Most people seem to think that free speech means saying whatever you want without consequences. But that’s never been true — at least, legally speaking. The First Amendment stops the government from punishing you for your opinions. Beyond that, you’re on your own.
Some institutions, like universities, promise their members they won’t be punished for free expression. But for-profit employers rarely promise to protect employees’ speech, for market-oriented reasons. Because companies care about what customers and clients think, they typically reserve the authority to make workers comply with their preferred speech policies.
So-called “cancel culture” offers a clear example of how what you say can have consequences. Those canceled in recent years mostly found they had little recourse other than abjectly apologizing and hoping the cancellation would have a sell-by date. Consequences ranged from getting fired to losing work to simply being criticized — albeit brutally.
As it happened, most canceling initially came from the left. As a consequence, most leftists either thought there was nothing wrong with the practice or pointed out that “cancellation” was nothing more than the exercise of free speech by critics.
The right, for its part, complained bitterly but offered little in the way of a principled objection to the idea that people are free to criticize, even boycott, opinions they don’t like. In the end, cancellation emerged as a phenomenon enabled by the combination of free speech and free market forces.
Since Hamas’ terrorist attack on Israeli civilians on Oct. 7, the political winds of intense public criticism have shifted. Left-leaning critics of Israel are now finding themselves the targets of calls for cancellation.
Paddy Cosgrave, the CEO of Web Summit, had to step down after a tweet that called out Israeli war crimes but never mentioned Hamas, let alone its intentional killing of noncombatants. Cosgrave tried to retract and contextualize, but his efforts were not sufficient to save his job. He’s only the most prominent example — others whose tweets have cost them employment include journalists and actors.
Meanwhile, at law schools including NYU, Columbia and Harvard (where I teach), several students have had job offers rescinded by corporate law firms on the theory that they — or organizations they led — excused or endorsed violence committed by Hamas. In some cases, this happened even after the students made it clear that they condemned Hamas and their organizations retracted their earlier statements.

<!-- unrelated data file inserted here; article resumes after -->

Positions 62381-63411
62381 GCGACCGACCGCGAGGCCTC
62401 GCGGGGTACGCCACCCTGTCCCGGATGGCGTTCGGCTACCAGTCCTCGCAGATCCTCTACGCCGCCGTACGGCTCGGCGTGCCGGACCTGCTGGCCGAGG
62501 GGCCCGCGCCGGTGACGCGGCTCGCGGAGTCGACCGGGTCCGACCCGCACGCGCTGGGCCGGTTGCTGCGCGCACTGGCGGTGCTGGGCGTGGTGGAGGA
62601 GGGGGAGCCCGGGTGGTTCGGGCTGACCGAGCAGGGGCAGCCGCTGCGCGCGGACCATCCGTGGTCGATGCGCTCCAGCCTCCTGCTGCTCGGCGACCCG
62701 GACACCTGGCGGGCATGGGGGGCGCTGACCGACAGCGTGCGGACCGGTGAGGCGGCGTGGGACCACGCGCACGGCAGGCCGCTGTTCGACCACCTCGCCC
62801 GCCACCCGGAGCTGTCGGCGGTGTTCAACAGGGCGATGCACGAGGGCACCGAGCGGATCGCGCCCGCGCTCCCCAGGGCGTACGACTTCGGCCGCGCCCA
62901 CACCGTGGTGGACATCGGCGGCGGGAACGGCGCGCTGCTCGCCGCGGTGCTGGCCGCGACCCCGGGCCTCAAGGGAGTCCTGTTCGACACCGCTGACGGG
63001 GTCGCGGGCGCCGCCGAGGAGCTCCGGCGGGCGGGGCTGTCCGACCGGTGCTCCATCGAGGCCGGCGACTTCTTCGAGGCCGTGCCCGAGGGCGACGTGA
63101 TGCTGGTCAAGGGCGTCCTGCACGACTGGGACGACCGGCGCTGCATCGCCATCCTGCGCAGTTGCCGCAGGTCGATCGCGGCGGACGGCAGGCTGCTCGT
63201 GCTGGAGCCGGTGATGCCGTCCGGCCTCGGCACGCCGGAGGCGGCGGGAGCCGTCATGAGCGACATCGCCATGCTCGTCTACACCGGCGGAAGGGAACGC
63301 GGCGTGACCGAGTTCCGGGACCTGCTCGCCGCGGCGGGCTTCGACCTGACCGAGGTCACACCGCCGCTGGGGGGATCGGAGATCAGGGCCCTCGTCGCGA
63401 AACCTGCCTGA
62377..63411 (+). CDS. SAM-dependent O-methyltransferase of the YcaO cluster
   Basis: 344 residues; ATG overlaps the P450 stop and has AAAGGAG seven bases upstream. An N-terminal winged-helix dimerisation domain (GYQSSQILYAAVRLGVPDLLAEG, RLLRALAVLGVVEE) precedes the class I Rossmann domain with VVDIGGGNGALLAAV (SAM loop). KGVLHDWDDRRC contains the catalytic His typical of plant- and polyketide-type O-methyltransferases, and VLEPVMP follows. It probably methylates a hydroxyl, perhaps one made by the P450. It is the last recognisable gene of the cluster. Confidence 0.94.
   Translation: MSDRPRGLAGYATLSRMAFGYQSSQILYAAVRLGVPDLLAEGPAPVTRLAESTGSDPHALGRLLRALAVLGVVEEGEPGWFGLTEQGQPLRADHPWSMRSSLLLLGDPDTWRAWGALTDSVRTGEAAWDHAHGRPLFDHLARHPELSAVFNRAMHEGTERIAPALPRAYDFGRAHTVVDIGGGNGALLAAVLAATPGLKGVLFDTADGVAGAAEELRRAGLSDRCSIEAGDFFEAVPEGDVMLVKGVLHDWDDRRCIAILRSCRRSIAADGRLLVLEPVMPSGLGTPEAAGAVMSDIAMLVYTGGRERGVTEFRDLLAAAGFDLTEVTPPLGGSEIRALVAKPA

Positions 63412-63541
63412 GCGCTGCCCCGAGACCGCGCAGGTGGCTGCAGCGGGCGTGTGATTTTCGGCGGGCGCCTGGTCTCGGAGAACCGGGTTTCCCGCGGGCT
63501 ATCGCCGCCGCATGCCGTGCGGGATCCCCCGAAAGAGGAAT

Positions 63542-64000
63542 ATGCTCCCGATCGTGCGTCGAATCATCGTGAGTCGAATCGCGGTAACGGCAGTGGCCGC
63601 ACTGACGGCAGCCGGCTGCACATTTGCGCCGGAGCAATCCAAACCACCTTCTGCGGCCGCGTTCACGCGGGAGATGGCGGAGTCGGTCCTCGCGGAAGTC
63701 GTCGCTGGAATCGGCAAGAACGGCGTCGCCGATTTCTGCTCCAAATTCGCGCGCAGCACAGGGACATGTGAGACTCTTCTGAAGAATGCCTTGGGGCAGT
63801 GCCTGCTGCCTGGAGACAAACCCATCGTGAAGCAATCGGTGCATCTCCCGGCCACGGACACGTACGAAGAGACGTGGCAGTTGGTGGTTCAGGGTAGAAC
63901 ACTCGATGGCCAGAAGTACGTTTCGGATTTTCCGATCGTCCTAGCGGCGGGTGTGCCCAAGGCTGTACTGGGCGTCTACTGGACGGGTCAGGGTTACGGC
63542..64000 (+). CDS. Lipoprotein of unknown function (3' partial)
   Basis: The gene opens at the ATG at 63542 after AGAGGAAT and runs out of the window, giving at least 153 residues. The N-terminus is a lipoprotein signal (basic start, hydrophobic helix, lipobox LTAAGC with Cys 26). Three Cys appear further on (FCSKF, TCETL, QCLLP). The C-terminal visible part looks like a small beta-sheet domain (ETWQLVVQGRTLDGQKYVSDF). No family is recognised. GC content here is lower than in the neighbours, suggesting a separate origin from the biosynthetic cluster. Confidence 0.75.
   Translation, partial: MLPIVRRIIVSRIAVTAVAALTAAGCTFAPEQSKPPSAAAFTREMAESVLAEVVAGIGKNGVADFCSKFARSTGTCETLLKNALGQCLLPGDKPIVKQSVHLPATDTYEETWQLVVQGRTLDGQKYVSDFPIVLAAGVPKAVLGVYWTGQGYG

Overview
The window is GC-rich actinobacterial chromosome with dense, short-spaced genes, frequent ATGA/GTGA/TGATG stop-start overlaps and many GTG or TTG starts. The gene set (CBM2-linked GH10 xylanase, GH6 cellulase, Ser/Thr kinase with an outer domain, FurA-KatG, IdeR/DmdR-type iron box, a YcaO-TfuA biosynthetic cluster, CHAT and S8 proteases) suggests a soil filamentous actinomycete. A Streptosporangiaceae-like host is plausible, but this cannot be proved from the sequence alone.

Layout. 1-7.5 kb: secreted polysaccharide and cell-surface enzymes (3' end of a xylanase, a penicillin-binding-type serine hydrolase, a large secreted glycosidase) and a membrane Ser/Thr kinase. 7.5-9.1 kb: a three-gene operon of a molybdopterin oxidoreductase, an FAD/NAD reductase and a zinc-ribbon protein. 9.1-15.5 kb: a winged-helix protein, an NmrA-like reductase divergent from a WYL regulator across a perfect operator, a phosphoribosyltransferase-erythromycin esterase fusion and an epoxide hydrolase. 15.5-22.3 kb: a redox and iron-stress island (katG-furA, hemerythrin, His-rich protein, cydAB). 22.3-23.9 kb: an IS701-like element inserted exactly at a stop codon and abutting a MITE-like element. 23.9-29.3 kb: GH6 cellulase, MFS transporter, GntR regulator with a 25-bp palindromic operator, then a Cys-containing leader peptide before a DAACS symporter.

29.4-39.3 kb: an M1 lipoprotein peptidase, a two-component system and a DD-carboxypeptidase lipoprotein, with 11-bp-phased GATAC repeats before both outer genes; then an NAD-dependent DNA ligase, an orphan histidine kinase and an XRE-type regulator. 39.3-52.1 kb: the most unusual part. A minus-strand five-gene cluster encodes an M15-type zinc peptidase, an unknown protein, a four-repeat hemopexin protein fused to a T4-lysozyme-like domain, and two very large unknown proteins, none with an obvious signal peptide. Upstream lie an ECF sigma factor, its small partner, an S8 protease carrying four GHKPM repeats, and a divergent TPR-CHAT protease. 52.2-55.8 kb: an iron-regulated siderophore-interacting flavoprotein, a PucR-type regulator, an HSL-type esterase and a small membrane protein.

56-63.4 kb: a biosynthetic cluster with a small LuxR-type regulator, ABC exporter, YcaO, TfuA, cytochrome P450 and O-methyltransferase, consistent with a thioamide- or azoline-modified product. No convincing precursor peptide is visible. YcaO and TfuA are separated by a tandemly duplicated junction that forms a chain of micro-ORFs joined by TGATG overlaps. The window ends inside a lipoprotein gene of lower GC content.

Under principles of academic freedom, a university may forcefully disagree with its students’ views but must not not punish students for expression of political opinions. Academic freedom isn’t exactly the same as First Amendment free speech. Its purpose is to foster an atmosphere of open intellectual discussion in pursuit of truth under conditions of civility, not to impose the strict neutrality that bars government from picking winners in the realm of ideas.
That means universities may exercise professional judgment about the quality of ideas when making decisions about hiring, tenure or grades. It would be impossible for the university to be entirely neutral about the content of ideas when fulfilling these functions. (Public universities pose their own complex problems. They are both state actors for First Amendment purposes and also academic institutions.)
Private employers don’t adhere to the principles of academic freedom nor are they bound by the First Amendment. Their calculus is different: They have to weigh the reputational costs of hiring people associated with controversial political positions against the reputational costs of being seen as having a political litmus test for employees.
Our polarized politics mean that companies must tread carefully when they make expressly political decisions. They owe it to their employees, their customers and their shareholders to exercise good judgment after real thought. Companies do better when they have clearly stated values and transparent processes in place for sound decision-making.
As for individuals, we no longer have sharp dividing lines between our social media lives, our work lives, and our expression of political ideas. It follows that we had better realize that that the difference between contexts determines the consequences of our speech.
The First Amendment remains a bedrock of democratic values, but it protects us from the state, not from each other.
Noah Feldman is a Bloomberg Opinion columnist. A professor of law at Harvard University, he is author, most recently, of “The Broken Constitution: Lincoln, Slavery and the Refounding of America.”
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